# NOTE: The second command assigning the mass of a specific node will override any previous
mass assignements to that node.

...Define Materials
The following is an example on how to define materials for reinforced-concrete structures. The
examples assume that the variables have been defined apriori. If these commands are placed into
an external file they can be used in a number of analyses without significant modifications using
the source command.
# -------MaterialsRC.tcl----------------------------------------------------------
set ConcreteMaterialType "inelastic"; # options: "elastic","inelastic"
set SteelMaterialType "hysteretic"; # options: "elastic","bilinear","hysteretic"
# CONCRETE
if {$ConcreteMaterialType =="elastic"} {
uniaxialMaterial Elastic $IDcore $Ec
uniaxialMaterial Elastic $IDcover $Ec

Chapter How To.... 365


}
if {$ConcreteMaterialType == "inelastic"} {
uniaxialMaterial Concrete01 $IDcore $fc1C $eps1C $fc2C $eps2C; # Core concrete
uniaxialMaterial Concrete01 $IDcover $fc1U $eps1U $fc2U $eps2U; # Cover concrete
}
# STEEL
if {$SteelMaterialType == "elastic"} {
uniaxialMaterial Elastic $IDsteel $Es
}
if {$SteelMaterialType == "bilinear"} {
uniaxialMaterial Steel01 $IDsteel $Fy $Es $Bs
}
if {$SteelMaterialType == "hysteretic"} {
uniaxialMaterial Hysteretic $IDsteel $Fy $epsY $Fy1 $epsY1 $Fu $epsU -$Fy -$epsY -$Fy1 -$epsY1
-$Fu -$epsU $pinchX $pinchY $damage1 $damage2 $betaMUsteel
}


...Define Elements

# -----ELEMENTS.tcl-------------------------------------------------------
# COLUMNS
set ColumnType "inelastic"; # options: "rigid" "elastic" "inelastic"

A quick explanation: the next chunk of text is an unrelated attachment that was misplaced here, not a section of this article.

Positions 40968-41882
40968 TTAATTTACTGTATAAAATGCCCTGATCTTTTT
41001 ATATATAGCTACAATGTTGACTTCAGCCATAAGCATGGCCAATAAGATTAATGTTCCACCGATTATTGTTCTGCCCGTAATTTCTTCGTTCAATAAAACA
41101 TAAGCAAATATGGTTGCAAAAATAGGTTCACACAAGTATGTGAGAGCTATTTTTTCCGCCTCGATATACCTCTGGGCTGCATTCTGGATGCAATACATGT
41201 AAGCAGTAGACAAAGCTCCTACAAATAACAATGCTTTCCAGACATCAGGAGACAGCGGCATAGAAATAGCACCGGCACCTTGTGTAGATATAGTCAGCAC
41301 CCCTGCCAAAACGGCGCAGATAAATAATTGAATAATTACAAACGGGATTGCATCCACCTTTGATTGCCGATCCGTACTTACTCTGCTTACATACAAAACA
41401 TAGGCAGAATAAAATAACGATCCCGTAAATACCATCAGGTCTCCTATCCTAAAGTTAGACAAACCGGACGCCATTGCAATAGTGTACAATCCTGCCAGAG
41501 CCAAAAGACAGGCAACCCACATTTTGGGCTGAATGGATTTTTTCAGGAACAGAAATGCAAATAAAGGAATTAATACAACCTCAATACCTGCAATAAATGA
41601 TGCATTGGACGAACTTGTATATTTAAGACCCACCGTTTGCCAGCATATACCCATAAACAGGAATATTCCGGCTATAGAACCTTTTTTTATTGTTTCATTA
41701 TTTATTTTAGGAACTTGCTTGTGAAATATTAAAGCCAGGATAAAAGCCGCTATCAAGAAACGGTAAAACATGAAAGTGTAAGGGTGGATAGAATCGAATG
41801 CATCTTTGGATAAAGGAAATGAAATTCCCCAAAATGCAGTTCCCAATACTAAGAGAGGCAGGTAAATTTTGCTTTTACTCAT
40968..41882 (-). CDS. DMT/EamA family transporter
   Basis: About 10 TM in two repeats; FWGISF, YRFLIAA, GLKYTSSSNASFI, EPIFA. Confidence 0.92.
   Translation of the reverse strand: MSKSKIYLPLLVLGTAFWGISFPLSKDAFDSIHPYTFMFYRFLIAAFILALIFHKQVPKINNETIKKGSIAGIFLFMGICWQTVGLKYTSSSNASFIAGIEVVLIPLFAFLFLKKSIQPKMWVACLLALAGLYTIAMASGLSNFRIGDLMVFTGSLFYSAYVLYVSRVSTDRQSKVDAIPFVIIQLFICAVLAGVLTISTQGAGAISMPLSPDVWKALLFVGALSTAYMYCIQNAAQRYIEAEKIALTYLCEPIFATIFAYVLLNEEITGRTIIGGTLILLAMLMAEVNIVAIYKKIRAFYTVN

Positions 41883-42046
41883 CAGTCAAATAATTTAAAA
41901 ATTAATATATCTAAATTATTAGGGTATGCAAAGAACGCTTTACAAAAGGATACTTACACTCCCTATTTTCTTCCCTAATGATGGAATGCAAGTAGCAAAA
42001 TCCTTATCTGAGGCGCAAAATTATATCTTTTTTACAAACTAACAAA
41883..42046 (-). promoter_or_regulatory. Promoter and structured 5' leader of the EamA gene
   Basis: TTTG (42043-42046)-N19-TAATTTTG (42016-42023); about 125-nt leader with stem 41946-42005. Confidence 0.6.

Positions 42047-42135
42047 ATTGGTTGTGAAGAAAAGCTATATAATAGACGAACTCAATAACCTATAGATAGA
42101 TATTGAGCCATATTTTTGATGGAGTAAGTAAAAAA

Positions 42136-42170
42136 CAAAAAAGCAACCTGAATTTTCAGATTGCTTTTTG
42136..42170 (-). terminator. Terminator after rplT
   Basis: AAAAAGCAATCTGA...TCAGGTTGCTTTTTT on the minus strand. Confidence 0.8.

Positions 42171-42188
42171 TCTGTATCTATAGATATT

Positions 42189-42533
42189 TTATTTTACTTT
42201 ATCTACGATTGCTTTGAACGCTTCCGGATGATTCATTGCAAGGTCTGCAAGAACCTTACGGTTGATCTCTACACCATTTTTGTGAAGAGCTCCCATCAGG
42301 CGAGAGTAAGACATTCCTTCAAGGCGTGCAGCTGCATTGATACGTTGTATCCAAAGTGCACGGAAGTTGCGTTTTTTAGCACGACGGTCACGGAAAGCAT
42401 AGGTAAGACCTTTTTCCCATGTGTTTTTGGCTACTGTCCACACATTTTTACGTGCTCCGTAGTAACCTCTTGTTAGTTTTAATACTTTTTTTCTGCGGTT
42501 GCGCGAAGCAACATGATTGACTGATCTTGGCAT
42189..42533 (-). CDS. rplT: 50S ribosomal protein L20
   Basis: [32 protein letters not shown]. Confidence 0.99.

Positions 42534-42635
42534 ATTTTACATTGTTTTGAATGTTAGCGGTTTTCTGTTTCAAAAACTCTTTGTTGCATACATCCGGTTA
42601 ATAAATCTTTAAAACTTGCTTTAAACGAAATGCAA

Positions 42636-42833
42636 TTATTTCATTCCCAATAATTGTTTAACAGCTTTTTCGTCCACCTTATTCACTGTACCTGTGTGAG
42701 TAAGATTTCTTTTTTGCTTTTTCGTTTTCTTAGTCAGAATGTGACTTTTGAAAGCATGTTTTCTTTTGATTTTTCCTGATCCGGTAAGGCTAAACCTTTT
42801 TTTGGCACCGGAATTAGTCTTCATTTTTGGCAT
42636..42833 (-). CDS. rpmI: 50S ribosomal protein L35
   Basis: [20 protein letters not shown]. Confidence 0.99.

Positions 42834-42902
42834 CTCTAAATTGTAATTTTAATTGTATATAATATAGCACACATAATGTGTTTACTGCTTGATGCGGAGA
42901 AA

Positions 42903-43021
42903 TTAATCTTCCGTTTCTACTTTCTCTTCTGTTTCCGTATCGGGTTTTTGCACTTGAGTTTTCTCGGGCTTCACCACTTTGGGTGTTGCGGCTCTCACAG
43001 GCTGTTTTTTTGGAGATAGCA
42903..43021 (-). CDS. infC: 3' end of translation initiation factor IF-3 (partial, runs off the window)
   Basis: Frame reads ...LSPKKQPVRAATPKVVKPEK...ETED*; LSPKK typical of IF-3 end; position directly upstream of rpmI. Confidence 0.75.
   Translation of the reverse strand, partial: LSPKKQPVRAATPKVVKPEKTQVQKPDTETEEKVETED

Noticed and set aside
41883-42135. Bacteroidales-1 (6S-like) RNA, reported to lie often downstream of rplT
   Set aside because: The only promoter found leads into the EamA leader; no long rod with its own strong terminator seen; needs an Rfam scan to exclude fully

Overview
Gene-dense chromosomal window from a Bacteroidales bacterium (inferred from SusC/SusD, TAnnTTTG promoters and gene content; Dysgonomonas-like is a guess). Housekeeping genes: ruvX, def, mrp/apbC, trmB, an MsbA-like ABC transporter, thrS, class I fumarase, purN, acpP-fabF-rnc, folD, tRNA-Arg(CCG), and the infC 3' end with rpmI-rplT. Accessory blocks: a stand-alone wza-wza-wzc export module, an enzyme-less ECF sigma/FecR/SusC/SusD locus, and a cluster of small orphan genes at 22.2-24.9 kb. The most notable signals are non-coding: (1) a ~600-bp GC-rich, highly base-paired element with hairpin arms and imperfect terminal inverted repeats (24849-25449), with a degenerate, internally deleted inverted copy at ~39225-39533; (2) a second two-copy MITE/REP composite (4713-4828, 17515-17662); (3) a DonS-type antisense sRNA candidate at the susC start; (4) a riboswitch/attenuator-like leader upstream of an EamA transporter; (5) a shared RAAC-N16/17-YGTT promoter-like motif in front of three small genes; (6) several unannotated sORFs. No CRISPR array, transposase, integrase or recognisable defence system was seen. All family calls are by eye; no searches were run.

set np 5; # number of integration points
# source RCcircSection.tcl; # proc to define circular fiber section for flexural characteristics
RCcircSection $IDcolFlex $riCol $roCol $cover $IDcore $IDcover $IDsteel $NbCol $AbCol $nfCoreR $nfCoreT
$nfCoverR $nfCoverT
uniaxialMaterial Elastic $IDcolTors $GJ; # Define torsional stiffness
section Aggregator $IDcolSec $IDcolTors T -section $IDcolFlex; # attach torsion and flexure
geomTransf Linear $IDcolTrans 0 0 1; # Linear: no second-order effects
if {$ColumnType == "rigid"} {
set $IyCol [expr $IyCol*$IyCol];
set $IzCol [expr $IzCol*$IzCol];
element elasticBeamColumn 1 1 3 $Acol $Ec $G $J $IyCol $IzCol $IDcolTrans
element elasticBeamColumn 2 2 4 $Acol $Ec $G $J $IyCol $IzCol $IDcolTrans
}

Chapter How To.... 366


if {$ColumnType == "elastic"} {
element elasticBeamColumn 1 1 3 $Acol $Ec $G $J $IyCol $IzCol $IDcolTrans
element elasticBeamColumn 2 2 4 $Acol $Ec $G $J $IyCol $IzCol $IDcolTrans
}
if {$ColumnType == "inelastic"} {
element nonlinearBeamColumn 1 1 3 $np $IDcolSec $IDcolTrans
element nonlinearBeamColumn 2 2 4 $np $IDcolSec $IDcolTrans
}
# BEAM
geomTransf Linear $IDbeamTrans 0 0 1; # define orientation of beam local axes
element elasticBeamColumn 3 3 4 $Abeam $Ec $G $J $IyBeam $IzBeam
$IDbeamTrans;


Defining Output
...Define Analysis-Output Generation
Different output may be generated depending on whether the analysis is static or dynamic. Here is
an example:
# -------Output.tcl-------------------------------------------------------------------------